In an ever-growing and -changing city, much of its heritage gets lost, along with the stories that go with it. While barns might have been common throughout what is now the Bloomington city limits, only a few such structures remain. Writer Paul Bean found one such barn and the onetime prominent Bloomington family who built it. Click here to read more.
In the early 1800s, free Black pioneers settled in Orange County. The community thrived, despite a racist state constitution, hateful whites, and fugitive-slave catchers. As racial tensions increased, many of the families sold their land and left. Writer Diane Walker tracked down sources and documents to reveal what happened during this remarkable time in Indiana history. Click here to read the full story.
With shows ranging from ‘The Great Gatsby’ to ‘Disney’s Newsies’ to ‘Hedwig and the Angry Inch,’ Cardinal Stage’s 2019-2020 season covers a range of experiences and settings, but with one similarity: “They are all about identity in some form,” says Artistic Director Kate Galvin. Click here to see the entire lineup and read how Galvin chose the shows.
Front porches in Bloomington began to flourish in the early 1900s, when bungalows became the most common type of house being built. As writer Harriet Castrataro observes, front porches create a liminal space between two worlds — where the private and public come together. Bloomington’s front porches, both old and new, serve a multitude of purposes. Click here to read the full story.
Since 2012, the Indiana Division of Forestry has increased logging of state forests by 400 percent, says Anne Laker of the Indiana Forest Alliance. In this guest column, Laker talks about the dangers facing our publicly owned forests and an Indiana Senate bill that could protect them. She also previews the upcoming Wild & Scenic Film Festival in Bloomington. Click here to read the full story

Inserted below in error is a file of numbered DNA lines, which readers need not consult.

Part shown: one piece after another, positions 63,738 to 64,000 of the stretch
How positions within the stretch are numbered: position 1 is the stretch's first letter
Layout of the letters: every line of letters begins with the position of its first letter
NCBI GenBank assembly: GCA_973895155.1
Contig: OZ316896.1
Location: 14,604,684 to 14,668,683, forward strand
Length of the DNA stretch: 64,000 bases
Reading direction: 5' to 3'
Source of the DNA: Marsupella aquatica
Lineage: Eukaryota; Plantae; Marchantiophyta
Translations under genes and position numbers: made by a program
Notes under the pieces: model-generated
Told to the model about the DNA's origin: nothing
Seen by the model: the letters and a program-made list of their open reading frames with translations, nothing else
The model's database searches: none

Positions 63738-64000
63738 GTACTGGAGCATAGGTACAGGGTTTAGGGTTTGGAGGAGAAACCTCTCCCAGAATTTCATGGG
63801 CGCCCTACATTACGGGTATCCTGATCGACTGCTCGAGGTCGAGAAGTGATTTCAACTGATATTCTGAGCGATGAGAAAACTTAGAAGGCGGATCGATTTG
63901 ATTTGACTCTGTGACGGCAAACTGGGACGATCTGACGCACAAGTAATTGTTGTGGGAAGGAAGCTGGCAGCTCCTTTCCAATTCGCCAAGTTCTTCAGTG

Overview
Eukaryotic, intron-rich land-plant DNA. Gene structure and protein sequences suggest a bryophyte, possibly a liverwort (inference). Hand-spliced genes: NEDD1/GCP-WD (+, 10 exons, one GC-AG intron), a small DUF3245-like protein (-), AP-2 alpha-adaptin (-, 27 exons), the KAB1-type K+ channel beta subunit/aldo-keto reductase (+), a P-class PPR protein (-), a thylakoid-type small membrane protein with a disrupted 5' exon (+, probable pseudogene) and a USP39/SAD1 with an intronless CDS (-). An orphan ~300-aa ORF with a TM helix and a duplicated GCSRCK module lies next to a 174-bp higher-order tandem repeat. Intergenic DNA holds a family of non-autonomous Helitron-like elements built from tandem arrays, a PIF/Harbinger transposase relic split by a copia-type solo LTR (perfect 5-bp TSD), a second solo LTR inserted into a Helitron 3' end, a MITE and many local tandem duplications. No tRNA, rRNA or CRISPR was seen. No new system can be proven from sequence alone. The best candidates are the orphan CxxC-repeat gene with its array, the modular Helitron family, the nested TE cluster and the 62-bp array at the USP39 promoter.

Goods For Cooks has been in business for 45 years, not just because of the products it offers (cookware, food, and decorations) but also because of the relationships it builds, with both experienced and first-time cooks. “We take the time to listen to their stories,” says co-owner Sam Eibling, “about food, travels, and family traditions.” Click here to read more about Goods For Cooks.
In collaboration with IU Cinema, IU Center for Rural Engagement, and the FAR Center of Contemporary Arts, Cicada Cinema is screening Amazon Studios’ Beautiful Boy, a film about coping with addiction. Amazon Studios has targeted theaters near areas with a high density of opioid overdoses and addiction for this partnership. Click here to read the full story.
Her grandson’s fascination with dump trucks has helped Ruthie Cohen to up her game in the kitchen. Now she considers “other methods and materials for cooking.” Led by “a little child with his toy bulldozer in hand,” she explores how a Japanese donabe and a Tunisian tagine can enrich your kitchen creations. Click here to read the full story.